Equitable access to chemicals training through Electronic Distance Learning

Equitable access to chemicals training through Electronic Distance Learning
When a professional from a developing country needs to be trained in a specific skill, how do they access this training? With funding limitations and pressing demands on their time, flying overseas to receive a week or two of expert training can be prohibitively expensive, limiting access to crucial information. The Quick Start Programme (QSP) project tackled this problem in the field of chemicals management through the development of a ground-breaking electronic distance learning tool (eDLT) at the Chulbahorn Research Institute (CRI) in Thailand. Since its launch in 2014, it has broadened the accessibility of training in risk assessment, reaching over 400 users.
  
Bangkok, Thailand, home to the Chulbahorn Research Institute

Dr. Daam Settachan, a molecular toxicologist who has worked with the CRI since 2001, was central to the development of this electronic tool. He noted that while the CRI has conducted these types of training for close to 30 years, training over 4,000 participants, more work is needed to build a critical mass of qualified experts, particularly in the Asia Pacific region. He explained the rationale behind the eDLT, describing that ‘despite our efforts in organizing face-to-face training courses, and our attempts to keep these courses short, we understand that 2-3 weeks away from their regular jobs is a significant time for participants. As such, we thought that if we could convert the training material that we already had for the face-to-face training into an electronic distance learning tool, this would make the material available to a wider audience. Other benefits include the ability of users to go over material at their own pace and revisit as necessary, keeping in mind a lot of users in the region do not use English as their primary language.’

While the creation of this kind of tool is time consuming – in total, it took three years to develop, refine and finalize the course – the potential impact is enormous. Dr. Settachan describes the difficulties they faced, including ‘finding the right balance of information (too much, too little, too difficult, too easy); converting the face-to-face lessons into individual study modules that were clear and easy to understand; and using English that was of an appropriate standard for non-native users of the language.’ These challenges were overcome with rigorous testing and then refinement based on the feedback received. This process ‘took time and resources, but was critical in the ultimate success.’

When speaking with those who were involved as participants in the eDLT, it is clear it has utility both as a stand-alone tool and to complement the face-to-face training. Karma Wangdi, a Programme Officer in the Occupational Health and Chemical Safety Programme in Bhutan, participated in a face-to-face ‘training the trainers’ programme for the assessment of risk from the use of chemicals. Upon his return to Bhutan, he organized four days of training on Risk Assessment and Risk Management of Toxic Chemicals to 70 safety officers from different industries and manufacturing units across Bhutan, and used the eDLT at to enhanced the face to face. Mr. Wangdi reported that the tool is ‘very useful, informative and user friendly. This has provided us more knowledge and the participants could learn more in addition to face-to-face training. This knowledge has helped the workplace in managing the chemicals in sound manner.’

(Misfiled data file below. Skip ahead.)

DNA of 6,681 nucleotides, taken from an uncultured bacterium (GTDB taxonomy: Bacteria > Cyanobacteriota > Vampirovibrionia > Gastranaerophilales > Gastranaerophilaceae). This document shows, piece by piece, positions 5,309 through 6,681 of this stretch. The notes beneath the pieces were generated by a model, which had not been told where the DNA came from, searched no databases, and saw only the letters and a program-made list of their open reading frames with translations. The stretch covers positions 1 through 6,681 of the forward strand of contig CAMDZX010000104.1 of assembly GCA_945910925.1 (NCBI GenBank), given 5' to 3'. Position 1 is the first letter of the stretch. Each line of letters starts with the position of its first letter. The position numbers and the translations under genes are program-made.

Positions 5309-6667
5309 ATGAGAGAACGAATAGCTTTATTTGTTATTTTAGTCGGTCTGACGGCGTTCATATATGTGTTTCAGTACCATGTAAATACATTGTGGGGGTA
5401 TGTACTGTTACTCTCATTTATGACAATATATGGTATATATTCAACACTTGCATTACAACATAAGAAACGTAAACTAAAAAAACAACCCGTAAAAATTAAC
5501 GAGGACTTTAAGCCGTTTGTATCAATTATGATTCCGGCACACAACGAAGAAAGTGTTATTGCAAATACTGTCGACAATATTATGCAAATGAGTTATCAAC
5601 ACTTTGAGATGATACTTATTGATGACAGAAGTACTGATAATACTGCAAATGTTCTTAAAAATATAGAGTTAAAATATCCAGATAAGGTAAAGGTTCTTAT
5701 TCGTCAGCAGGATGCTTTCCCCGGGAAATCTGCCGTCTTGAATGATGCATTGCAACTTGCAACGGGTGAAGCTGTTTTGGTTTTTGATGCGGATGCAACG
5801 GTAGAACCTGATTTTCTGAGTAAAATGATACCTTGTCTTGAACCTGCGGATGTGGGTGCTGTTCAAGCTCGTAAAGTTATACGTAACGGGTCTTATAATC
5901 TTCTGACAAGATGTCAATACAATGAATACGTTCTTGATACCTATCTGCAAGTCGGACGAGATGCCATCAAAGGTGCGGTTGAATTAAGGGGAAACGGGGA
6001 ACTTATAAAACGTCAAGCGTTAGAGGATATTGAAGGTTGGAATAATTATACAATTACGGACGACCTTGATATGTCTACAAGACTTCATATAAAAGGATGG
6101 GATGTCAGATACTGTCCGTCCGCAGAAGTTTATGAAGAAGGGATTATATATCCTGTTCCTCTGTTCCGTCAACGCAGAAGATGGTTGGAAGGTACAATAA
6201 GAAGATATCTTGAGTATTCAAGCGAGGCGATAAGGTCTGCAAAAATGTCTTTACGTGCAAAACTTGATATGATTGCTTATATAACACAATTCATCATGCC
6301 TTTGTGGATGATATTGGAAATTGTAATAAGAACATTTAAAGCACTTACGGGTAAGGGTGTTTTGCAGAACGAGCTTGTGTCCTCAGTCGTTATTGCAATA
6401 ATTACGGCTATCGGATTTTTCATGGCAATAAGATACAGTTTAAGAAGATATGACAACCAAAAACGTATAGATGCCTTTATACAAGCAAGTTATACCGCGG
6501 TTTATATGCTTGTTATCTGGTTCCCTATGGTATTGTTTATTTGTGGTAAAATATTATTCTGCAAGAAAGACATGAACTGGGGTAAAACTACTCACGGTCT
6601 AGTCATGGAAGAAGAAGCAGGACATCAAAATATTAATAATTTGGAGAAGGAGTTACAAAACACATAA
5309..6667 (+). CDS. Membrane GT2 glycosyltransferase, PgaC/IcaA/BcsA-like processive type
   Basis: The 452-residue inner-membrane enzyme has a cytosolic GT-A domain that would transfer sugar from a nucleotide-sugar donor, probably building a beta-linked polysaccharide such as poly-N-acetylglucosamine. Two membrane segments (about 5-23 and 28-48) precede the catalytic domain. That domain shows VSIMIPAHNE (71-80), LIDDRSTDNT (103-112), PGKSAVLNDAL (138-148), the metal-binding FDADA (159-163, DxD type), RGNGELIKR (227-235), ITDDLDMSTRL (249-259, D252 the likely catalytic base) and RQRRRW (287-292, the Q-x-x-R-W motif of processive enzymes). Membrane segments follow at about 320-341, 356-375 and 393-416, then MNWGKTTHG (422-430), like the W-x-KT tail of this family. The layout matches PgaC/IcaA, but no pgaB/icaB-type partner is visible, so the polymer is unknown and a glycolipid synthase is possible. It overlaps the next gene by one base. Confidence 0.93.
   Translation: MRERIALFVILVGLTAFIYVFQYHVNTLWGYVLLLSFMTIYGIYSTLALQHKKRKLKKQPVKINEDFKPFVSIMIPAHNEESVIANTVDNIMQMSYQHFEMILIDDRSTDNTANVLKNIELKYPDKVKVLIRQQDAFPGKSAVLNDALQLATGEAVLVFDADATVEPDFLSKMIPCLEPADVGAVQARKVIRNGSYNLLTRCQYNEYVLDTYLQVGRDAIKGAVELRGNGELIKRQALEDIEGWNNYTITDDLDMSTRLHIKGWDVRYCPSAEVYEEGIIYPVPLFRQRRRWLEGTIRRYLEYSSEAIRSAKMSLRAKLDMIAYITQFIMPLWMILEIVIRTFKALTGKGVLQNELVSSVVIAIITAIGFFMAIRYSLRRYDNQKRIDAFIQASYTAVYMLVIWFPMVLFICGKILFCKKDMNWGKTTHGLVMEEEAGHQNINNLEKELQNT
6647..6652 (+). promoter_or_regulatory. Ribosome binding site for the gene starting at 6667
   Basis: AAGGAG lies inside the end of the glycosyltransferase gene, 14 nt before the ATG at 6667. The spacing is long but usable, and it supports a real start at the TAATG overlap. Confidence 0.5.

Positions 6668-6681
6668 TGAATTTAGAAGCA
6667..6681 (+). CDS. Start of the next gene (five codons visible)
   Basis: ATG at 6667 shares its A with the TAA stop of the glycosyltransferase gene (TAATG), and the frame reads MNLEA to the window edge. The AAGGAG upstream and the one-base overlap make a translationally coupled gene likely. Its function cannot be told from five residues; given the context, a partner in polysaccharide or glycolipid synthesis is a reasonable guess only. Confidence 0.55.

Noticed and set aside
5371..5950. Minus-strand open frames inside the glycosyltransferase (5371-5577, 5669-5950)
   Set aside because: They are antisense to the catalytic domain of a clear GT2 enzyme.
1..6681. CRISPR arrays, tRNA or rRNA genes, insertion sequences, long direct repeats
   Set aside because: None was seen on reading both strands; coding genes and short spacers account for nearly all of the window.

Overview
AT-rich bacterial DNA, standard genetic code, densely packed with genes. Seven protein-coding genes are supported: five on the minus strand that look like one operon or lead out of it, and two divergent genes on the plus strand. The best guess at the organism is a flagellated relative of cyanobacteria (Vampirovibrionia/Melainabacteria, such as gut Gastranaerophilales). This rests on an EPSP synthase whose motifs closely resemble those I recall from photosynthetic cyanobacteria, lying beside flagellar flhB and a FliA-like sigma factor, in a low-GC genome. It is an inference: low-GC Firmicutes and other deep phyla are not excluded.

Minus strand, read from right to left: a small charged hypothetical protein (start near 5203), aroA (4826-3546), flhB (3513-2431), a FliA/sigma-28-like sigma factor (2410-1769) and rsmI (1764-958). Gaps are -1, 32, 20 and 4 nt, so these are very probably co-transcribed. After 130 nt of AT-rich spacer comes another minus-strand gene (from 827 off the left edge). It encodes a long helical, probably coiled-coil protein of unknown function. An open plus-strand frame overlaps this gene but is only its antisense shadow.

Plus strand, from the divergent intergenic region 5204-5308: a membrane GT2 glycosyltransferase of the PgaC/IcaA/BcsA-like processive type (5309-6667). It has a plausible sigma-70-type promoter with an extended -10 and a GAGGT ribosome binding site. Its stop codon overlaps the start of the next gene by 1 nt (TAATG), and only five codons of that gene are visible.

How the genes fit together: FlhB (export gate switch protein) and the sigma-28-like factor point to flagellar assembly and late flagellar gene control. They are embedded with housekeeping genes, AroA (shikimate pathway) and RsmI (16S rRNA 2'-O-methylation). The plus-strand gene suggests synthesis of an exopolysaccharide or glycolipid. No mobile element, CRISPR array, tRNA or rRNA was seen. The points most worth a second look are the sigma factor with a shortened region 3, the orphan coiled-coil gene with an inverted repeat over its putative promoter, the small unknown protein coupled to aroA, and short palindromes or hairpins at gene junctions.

Dr. Sam Adu-Kumi, the Director of Chemicals at the Environmental Protection Agency in Ghana, participated in this training too. When he considered the role of the eDLT, he described how he views it as useful tool, ‘tailored to developing country needs’, which provides ‘a lot of information, but what is most unique about the tool is that it gives you more or less unlimited access to audiences… that is the way forward in an electronic age.’

However, the eDLT is not yet perfect, the two main criticisms of the programme are that it should be available in other languages, and be made available free of charge. Work is ongoing to improve the accessibility of the website and the content, and new modules, including the development of case studies, are being developed.

While it will take time to fully assess the impact of the course and achieve its goal of increasing the critical mass of qualified personnel in the fields of risk assessment and risk management of chemicals, according to Dr. Settachan, ‘what is clear is that many of the 400 users would not have the opportunity to attend training in risk assessment if not for the availability of the eDLT.’

Copyright 2018 by SAICM